Skip to main content

9 Healthy Foods You Should Be Eating Every Day

What you eat every day can have a profound effect on your physical and mental health. So often, people tend to think of what they should be avoiding for their health or waistlines, but a more productive way to approach food is to think of what they should be adding to their diet on a daily basis. The running theme throughout the list of healthy foods to add to eat every day is that all of these foods are plants or from plant sources.

Plants are rich sources of vitamins, minerals, phytonutrients, and fiber, and the variety of plant intake is just as important as the quantity of plant intake. Though it might seem daunting to consume nine different plants every day, half of these foods can be consumed together by adding them to one giant salad or blending them in a smoothie. Read on for the list of the healthy foods you should be eating every day.

RELATED: 10 Best Low-Carb Fruits



fresh basket of kale

Per cup: 42.5 calories, 1.4 g fat (0 g saturated fat), 18.9 mg sodium, 6.3 g carbs (4.7 g fiber, 1.4 g sugar), 3.5 g protein

Kale's popularity is here to stay, because this leafy green is packed with so much nutrition. In fact, one cup of kale contains 177 milligrams of bone-nourishing calcium. But calcium is not the only nutrient needed for bone health, as vitamin K is also necessary to support strong, healthy bones. Thankfully, 0ne cup of kale provides 493 micrograms of vitamin K. Chop kale up and massage it with olive oil and lemon for a delicious salad, or sauté it with loads of garlic for a yummy side dish—your bones will thank you.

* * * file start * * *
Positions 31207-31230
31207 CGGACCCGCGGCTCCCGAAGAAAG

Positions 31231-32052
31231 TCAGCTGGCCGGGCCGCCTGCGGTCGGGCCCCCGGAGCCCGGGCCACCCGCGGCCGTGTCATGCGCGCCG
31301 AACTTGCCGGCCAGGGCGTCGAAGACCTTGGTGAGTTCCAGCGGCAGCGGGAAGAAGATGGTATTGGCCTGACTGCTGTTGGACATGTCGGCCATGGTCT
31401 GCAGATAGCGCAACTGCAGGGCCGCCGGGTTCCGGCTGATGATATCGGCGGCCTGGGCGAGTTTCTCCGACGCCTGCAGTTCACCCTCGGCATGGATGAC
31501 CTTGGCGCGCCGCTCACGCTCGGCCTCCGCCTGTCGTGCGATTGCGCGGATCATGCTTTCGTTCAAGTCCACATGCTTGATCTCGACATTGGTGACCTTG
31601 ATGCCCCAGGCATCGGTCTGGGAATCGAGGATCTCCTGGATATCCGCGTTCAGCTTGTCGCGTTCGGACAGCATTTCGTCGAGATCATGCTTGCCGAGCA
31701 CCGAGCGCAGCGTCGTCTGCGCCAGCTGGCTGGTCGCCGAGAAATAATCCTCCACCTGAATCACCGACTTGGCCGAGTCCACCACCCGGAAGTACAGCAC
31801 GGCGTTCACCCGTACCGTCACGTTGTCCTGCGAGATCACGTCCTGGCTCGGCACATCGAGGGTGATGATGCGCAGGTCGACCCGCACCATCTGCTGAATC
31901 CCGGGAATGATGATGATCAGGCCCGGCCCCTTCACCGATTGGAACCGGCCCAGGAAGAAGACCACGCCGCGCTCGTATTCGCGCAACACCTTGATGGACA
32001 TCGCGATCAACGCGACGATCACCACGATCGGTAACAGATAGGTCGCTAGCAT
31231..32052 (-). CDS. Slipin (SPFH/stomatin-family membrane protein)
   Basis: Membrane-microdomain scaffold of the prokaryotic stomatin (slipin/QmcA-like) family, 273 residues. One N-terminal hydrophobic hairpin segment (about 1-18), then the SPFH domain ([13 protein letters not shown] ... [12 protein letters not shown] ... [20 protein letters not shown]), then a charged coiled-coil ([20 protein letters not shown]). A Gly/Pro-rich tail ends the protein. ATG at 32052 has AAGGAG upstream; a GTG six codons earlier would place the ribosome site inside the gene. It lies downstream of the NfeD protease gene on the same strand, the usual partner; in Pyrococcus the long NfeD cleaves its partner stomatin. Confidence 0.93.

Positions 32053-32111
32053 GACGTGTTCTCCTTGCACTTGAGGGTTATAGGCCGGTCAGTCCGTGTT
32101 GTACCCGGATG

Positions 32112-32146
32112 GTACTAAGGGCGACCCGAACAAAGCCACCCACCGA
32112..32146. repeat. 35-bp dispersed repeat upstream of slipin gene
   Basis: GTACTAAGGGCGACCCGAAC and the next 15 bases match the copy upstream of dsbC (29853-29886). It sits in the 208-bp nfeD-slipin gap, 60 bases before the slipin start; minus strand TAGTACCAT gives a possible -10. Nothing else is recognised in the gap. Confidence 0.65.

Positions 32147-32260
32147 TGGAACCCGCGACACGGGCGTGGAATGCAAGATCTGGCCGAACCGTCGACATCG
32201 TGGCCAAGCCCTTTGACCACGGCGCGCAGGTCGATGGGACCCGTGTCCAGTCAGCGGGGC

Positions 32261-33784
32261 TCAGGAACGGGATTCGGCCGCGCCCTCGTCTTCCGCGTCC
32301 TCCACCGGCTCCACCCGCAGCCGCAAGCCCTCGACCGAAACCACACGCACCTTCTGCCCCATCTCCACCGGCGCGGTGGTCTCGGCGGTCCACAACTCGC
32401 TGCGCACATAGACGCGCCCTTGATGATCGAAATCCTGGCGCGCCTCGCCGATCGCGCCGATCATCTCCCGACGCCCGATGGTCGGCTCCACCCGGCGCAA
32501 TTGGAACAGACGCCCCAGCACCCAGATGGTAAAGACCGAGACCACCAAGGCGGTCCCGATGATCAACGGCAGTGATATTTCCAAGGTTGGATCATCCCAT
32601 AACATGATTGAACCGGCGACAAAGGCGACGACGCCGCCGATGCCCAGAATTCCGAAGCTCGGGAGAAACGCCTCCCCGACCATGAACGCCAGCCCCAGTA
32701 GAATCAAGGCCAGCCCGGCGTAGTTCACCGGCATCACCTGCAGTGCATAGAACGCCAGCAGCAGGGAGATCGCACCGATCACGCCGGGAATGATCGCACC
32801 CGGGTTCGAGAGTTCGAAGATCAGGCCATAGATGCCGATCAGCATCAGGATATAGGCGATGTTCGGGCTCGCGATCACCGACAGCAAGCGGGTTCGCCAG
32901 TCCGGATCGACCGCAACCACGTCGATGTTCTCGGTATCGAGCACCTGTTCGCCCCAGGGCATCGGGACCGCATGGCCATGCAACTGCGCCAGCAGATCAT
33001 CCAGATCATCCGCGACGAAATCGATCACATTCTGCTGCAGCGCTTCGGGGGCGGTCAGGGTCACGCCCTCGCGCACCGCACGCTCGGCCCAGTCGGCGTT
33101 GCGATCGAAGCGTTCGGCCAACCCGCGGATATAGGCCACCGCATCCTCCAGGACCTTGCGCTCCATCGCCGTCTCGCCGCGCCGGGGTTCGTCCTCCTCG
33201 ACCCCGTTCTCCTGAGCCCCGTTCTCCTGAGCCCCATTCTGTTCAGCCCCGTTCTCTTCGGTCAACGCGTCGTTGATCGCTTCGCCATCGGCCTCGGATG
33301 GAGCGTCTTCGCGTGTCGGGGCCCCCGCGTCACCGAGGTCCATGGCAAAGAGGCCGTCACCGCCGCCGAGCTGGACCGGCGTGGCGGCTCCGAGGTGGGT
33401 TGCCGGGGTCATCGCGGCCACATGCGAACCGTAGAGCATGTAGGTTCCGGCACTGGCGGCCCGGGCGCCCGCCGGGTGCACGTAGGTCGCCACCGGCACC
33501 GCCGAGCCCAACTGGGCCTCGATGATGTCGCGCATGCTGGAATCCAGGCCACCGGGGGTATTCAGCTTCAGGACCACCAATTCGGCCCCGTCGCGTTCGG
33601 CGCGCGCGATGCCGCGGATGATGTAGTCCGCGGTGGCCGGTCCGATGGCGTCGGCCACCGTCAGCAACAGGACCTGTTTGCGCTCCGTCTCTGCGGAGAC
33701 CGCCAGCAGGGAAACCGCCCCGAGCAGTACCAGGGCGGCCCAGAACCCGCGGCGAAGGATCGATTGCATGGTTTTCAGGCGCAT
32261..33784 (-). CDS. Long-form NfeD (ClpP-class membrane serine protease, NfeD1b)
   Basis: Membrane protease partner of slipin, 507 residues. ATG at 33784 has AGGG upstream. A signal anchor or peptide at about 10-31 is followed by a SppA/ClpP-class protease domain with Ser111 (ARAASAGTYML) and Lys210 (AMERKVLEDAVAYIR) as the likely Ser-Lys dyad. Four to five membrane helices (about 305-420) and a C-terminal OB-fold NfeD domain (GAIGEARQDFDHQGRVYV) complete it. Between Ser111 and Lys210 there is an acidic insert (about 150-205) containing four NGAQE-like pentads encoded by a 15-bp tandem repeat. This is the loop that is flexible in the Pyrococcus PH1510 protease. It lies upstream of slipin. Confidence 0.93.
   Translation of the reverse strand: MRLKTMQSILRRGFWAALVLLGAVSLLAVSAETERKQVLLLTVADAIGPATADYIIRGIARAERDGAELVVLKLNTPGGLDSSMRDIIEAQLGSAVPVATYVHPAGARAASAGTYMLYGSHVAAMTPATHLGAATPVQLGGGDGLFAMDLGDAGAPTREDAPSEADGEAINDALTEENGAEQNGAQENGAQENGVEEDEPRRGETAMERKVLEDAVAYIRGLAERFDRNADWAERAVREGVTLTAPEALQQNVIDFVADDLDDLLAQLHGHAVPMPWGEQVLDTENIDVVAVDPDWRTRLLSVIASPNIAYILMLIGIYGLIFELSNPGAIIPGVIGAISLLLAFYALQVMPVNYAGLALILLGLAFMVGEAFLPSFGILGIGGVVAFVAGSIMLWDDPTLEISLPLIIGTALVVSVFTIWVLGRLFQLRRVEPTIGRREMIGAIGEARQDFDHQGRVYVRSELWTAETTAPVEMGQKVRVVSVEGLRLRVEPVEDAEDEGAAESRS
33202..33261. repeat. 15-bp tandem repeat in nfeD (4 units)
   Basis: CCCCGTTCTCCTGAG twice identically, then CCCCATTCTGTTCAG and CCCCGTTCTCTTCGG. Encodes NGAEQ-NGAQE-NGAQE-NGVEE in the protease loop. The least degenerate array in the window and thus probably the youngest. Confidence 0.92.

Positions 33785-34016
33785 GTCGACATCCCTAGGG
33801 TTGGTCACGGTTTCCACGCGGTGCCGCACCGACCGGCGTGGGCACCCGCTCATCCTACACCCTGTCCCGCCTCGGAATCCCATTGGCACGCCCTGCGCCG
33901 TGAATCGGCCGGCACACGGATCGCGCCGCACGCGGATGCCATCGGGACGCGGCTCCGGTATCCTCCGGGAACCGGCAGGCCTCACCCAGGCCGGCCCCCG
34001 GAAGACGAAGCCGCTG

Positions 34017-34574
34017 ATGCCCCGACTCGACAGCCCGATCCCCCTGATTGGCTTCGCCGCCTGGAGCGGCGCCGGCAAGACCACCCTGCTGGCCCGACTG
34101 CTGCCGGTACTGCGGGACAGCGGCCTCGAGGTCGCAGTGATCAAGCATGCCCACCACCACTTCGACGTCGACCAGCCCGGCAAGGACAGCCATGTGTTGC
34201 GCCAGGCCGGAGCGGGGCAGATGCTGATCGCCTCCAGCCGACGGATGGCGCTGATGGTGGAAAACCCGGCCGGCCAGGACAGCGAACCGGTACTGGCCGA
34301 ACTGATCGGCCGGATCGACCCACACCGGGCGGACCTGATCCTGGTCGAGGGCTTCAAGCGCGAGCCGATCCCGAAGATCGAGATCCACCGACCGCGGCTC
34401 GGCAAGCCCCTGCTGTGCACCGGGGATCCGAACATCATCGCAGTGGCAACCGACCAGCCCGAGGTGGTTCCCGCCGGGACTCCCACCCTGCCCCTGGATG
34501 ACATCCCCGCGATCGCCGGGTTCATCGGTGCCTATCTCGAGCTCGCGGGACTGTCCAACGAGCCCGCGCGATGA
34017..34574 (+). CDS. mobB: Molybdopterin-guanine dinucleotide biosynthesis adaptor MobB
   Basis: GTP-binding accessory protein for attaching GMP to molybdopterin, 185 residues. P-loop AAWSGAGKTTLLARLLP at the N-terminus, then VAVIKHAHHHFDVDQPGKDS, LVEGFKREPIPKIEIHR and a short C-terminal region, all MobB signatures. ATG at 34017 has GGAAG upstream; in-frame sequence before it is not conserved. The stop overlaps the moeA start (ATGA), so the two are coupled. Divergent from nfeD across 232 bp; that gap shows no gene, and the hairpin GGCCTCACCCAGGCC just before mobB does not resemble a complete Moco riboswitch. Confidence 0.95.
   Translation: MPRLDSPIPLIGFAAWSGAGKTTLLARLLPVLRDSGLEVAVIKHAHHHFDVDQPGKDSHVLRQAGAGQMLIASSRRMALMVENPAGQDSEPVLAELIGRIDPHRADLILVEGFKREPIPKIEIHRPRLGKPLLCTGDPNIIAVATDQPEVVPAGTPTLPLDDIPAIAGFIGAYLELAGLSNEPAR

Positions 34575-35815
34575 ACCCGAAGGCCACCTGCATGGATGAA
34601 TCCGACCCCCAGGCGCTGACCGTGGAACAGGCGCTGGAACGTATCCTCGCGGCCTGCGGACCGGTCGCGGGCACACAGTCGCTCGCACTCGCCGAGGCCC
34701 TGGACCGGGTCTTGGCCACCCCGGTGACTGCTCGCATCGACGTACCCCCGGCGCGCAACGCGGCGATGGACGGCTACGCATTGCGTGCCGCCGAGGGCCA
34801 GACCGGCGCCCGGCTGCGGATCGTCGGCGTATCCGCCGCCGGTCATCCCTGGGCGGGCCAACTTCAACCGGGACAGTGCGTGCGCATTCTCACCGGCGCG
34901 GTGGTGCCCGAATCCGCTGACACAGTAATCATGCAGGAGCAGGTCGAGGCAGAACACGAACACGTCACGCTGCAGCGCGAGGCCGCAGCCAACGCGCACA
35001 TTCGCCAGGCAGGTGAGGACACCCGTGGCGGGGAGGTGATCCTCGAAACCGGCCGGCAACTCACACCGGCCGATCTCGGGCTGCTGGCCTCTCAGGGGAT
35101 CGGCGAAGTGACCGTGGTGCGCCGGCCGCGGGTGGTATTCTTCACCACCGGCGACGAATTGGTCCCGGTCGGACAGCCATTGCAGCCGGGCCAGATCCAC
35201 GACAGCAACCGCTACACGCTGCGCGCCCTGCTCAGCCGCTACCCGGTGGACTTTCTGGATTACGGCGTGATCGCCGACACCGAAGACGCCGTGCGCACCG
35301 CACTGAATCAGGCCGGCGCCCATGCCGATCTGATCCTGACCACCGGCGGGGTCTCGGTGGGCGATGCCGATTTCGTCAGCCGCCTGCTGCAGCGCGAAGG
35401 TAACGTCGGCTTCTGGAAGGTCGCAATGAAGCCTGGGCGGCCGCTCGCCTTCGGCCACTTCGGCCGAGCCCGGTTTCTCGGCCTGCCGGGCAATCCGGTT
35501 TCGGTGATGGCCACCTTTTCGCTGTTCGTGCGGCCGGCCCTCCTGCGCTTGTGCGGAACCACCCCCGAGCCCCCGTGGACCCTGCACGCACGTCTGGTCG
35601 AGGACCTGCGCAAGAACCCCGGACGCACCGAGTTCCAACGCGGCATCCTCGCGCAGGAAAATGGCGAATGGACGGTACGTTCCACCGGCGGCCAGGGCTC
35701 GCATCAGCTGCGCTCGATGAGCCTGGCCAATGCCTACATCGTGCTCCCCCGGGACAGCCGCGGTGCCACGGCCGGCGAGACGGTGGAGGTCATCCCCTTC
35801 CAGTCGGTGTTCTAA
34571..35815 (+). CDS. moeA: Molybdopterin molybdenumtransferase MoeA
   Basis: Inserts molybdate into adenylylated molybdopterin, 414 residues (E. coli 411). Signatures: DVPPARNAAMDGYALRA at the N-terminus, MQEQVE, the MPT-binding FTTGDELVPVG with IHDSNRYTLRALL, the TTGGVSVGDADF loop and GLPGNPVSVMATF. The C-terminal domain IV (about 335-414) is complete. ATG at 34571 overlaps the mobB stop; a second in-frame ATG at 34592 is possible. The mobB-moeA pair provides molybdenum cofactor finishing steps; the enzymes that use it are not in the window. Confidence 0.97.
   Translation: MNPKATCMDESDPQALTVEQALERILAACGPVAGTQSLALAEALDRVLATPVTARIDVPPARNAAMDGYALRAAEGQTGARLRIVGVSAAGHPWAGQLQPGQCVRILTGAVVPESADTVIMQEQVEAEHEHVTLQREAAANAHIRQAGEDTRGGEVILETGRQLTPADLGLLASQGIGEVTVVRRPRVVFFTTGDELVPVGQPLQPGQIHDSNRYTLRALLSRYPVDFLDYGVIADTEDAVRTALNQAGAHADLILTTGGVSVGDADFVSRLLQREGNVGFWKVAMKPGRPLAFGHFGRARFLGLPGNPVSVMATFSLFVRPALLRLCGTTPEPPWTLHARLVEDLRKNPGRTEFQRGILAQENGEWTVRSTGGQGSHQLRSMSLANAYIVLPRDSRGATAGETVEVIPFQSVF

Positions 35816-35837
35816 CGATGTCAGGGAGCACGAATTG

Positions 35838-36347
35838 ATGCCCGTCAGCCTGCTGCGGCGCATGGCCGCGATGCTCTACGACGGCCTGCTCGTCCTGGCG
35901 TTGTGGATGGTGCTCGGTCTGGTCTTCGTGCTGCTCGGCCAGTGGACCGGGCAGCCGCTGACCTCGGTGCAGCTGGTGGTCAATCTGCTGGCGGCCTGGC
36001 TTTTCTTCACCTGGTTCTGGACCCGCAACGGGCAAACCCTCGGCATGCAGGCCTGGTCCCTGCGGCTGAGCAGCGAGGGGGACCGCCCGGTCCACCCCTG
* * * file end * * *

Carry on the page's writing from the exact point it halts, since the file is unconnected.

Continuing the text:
RELATED: 7 Vegetables That Reduce Inflammation and Slow Aging




Per cup: 57 calories, 0.3 g fat (0 g saturated fat), 1 mg sodium, 14.5 g carbs (2.4 g fiber, 9.9 g sugar), 0.7 g protein

Blueberries have received a lot of attention over the years, and for good reason. This delicious fruit is packed with important chemical compounds found in plants called anthocyanins, polyphenols, and antioxidants. According to a 2018 review article in the International Journal of Molecular Sciences, "Blueberry can improve vision, is anticancer, antidiabetes, anti-obesity, is preventive against neurodegeneration and macular degeneration as well as osteoporosis, can reduce hyperlipidemia and hypertension, as well as heart disease […]." That is certainly one powerful fruit.




Per cup: 183 calories, 18.3 g fat (0 g saturated fat), 0.6 mg sodium, 3.8 g carbs (1.9 g fiber, 0.7 g sugar), 4.3 g protein